Blueprints and Balance: How Modern Parents Make it Work

Traditions matter.

Jennifer Vaughn with her two kids and husband

They come to us not as empty vessels, but as blueprints. We are wrong to think that our job is to teach our children everything we know. In fact, the innocent zeal and hapless goodness reflected in the wide-eyed faces of our future adults represent a lesson parents should never stop learning, and that is the only blueprint we should ever use to construct our lives and theirs. So, how do we get back to the point where families — in whatever form — are the perennial root cellar of our people?

If the world hums along on an exhaustive circuit of production, expectation, and acceleration, how do we encourage our young spirits to seek rejuvenation not from a device, but from the soulful connections they were born with? I asked New Hampshire TV news anchor, and author Jennifer Vaughn to walk us through the critical ties that keep her bound to two teenaged kids as they navigate this wonderful yet challenging process of parenting, and growing up in a wired world.


Jennifer and her husband, Brad, balance demanding jobs, travel, extensive sports schedules for both kids, and the daily demands we all share. But being a modern mom and dad force regular tweaks to the age-old belief that love is enough. As Jennifer has learned, love can always use a helping hand. That’s why family traditions are preserved and celebrated. “When it’s Christmas, we bake cookies. Every year, no matter what,” Jennifer explains. “One recipe is my grandmother’s. It was her grandmother’s before that, and we’ve worked in a friend’s recipe from her own grandmother. There’s no place for an iPhone when your hands are slippery with cookie batter, so I have my daughter’s full attention and she has mine. I also know that one day, when she has her own children, Christmas will mean baking cookies in a warm kitchen. She’ll remember flour on her fingertips, and belly laughs with her mom. My tradition will be hers. And then whoever comes along after that.”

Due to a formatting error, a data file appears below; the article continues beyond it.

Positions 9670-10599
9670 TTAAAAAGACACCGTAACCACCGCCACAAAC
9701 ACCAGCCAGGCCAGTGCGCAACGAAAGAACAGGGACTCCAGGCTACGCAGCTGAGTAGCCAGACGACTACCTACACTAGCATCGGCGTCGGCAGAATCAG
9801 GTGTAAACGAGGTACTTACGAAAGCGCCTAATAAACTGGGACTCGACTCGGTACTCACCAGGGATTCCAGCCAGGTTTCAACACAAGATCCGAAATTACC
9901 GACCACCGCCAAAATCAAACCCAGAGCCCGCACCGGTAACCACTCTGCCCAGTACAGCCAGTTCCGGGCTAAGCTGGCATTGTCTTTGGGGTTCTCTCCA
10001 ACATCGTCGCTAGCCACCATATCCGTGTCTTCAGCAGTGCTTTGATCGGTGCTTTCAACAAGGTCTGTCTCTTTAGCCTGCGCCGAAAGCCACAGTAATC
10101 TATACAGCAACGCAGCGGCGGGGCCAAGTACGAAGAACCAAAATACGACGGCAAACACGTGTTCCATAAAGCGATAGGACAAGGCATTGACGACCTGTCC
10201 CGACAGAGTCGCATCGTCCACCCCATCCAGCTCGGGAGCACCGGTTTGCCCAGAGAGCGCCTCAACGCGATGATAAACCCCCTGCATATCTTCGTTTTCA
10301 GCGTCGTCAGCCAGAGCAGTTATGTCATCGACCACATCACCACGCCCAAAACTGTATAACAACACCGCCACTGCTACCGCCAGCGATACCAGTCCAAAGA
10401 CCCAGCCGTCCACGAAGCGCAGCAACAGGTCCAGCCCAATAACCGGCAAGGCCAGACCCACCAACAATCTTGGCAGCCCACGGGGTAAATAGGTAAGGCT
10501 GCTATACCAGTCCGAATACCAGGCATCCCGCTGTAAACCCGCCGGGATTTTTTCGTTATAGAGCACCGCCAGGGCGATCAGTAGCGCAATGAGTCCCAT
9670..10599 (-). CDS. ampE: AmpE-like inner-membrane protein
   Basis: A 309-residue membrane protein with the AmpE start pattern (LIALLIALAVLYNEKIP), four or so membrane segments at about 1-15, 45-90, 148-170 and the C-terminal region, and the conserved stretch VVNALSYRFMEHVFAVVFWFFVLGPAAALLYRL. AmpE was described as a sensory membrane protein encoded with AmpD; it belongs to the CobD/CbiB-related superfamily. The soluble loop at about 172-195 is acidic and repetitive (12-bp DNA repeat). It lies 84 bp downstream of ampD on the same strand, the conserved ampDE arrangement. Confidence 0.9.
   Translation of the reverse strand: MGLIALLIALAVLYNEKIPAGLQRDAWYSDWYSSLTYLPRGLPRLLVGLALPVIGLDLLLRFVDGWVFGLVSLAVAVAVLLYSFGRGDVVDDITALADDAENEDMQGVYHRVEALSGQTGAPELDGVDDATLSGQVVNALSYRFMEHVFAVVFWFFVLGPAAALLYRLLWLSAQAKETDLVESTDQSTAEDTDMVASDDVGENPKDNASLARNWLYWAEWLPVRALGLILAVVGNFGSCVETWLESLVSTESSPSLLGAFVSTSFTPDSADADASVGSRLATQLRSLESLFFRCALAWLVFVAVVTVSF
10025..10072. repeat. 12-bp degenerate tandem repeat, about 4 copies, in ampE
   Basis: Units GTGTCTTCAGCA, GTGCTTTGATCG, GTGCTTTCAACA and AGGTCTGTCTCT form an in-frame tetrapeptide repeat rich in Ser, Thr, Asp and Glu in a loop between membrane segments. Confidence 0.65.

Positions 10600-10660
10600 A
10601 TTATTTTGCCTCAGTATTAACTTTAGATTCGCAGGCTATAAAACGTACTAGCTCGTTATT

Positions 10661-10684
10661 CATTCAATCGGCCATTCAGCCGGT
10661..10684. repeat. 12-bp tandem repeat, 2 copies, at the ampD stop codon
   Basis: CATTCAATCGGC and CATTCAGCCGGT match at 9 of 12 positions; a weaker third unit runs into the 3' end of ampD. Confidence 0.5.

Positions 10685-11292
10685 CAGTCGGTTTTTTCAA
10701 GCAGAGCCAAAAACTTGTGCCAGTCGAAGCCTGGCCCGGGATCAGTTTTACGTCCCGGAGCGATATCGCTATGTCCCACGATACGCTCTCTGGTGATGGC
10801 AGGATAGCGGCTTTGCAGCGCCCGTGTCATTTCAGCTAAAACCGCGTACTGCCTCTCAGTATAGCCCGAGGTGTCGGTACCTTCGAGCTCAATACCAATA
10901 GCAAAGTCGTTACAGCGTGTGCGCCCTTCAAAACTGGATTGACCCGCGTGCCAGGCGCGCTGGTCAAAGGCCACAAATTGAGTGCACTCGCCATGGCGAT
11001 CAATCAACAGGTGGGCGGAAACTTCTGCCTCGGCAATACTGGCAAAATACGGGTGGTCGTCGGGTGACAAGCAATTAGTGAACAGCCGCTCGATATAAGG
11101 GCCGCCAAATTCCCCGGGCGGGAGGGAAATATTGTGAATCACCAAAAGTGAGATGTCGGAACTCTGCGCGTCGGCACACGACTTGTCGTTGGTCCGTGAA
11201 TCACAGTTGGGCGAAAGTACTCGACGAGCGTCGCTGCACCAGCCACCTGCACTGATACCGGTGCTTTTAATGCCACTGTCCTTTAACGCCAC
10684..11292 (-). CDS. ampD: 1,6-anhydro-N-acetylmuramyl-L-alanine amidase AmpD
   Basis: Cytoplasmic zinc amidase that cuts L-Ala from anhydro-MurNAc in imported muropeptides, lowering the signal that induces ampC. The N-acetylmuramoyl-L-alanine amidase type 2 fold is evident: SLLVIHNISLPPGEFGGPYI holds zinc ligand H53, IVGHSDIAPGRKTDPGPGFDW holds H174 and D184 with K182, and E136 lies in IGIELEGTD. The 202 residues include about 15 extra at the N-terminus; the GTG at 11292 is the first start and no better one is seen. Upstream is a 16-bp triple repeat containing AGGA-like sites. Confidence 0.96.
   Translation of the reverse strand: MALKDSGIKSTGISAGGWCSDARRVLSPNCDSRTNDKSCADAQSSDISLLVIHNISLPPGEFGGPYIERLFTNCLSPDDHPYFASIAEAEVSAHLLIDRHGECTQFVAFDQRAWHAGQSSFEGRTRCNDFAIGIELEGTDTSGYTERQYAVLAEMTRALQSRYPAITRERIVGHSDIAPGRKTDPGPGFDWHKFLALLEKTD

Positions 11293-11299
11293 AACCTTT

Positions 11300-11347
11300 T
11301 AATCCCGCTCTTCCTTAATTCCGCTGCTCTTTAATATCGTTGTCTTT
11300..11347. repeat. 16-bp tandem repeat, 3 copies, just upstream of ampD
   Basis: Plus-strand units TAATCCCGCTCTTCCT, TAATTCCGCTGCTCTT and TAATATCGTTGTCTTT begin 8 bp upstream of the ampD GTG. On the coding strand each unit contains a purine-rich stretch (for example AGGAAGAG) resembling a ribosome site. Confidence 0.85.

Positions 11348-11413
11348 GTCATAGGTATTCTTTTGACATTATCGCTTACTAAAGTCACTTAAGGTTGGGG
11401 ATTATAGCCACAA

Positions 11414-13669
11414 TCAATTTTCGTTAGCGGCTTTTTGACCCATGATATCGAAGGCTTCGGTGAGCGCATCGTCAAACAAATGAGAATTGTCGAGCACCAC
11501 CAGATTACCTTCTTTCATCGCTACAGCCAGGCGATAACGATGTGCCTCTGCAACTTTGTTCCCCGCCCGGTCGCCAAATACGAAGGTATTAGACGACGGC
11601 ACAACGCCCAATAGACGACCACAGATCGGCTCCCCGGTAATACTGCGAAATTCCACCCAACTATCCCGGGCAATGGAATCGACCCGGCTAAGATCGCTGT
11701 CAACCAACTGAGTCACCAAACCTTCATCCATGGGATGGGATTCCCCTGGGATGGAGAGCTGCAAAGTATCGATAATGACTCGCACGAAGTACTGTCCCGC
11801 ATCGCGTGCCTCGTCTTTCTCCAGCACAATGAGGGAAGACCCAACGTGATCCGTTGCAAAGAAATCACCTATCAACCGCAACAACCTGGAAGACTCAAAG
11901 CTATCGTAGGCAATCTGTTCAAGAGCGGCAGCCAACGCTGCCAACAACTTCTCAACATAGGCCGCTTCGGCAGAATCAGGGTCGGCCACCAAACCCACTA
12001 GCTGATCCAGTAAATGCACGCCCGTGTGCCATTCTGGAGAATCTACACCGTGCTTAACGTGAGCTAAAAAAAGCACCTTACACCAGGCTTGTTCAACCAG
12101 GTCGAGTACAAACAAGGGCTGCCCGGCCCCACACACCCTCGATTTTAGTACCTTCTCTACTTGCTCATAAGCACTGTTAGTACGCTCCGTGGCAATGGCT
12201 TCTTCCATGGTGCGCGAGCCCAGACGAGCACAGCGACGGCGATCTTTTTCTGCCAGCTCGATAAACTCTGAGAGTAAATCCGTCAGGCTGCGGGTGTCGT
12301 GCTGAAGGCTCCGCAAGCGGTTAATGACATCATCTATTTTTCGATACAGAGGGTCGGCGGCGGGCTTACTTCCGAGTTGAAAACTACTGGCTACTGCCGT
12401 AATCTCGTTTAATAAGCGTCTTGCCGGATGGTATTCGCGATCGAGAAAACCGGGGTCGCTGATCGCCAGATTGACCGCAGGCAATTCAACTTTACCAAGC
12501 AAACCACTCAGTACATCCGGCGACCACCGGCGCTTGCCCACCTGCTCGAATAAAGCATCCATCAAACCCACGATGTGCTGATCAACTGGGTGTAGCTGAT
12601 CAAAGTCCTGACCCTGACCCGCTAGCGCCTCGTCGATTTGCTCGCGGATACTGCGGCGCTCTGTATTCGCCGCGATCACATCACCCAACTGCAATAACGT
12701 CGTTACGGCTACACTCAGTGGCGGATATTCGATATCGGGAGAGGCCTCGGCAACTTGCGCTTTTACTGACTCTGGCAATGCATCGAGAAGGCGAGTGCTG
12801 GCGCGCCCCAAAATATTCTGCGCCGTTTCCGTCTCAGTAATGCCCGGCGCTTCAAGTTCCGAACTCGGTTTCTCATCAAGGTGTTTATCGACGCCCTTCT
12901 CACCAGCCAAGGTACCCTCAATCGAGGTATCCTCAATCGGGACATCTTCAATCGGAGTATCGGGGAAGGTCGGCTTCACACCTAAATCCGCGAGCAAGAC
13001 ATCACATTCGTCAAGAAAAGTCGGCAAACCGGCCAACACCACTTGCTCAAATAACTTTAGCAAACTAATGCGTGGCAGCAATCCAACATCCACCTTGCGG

“Parenting in 2017 is a complex and communal undertaking,” Jennifer tells us. “Think our kids will ask us when they need to know something? Maybe, but more often they have Siri, Snapchat, and Instagram to consult first.” We are, perhaps, the first generation of parents who battle instantaneous explanations delivered in curt bleeps and looped video bloopers. How do we compete with the technological playground? Jennifer says don’t even try. Instead, employ your team to help firmly grasp the slippery handles of the monkey bars. “It is more than okay to ask for help,” she says. “In fact, we must begin to accept it and give it freely. That includes watching out electronically for our community of children. I discussed dangerous social media consequences with my kids long before they were even aware of them. Don’t be afraid to have those conversations with your young children, and as difficult as it may seem, go out on a limb for your friends’ kids, too. They may not be as savvy as you are with social media. Let them know if you’ve seen a post, picture, or video that concerns you. Most moms and dads will be grateful that you’re watching out for their family. Kids may be dazzled by the fleeting images on their phones and tablets, but nothing will ever deflate the power of a face-to-face explanation or learning experience. It’s up to us to ground them in real life, not the fantastical virtual version of it.”


Our young adults face-plant into their phones by default. It’s all they know and exactly what every other kid has been doing for his entire adolescence. Jennifer uses a work-around. “I may think something is hysterically funny, but my kids? We’re not always on the same level. So, I dip into their world just to share a laugh. I find a funny meme, picture, or video. It takes thirty seconds to send it to my kids. A minute later, they’re responding with a silly emoji. Yes, it’s all via phone, but we’re communicating and laughing. Funny will never fail!”

Blueprints may change, so will we, but with a little work, our kids will be just fine.

Originally published at

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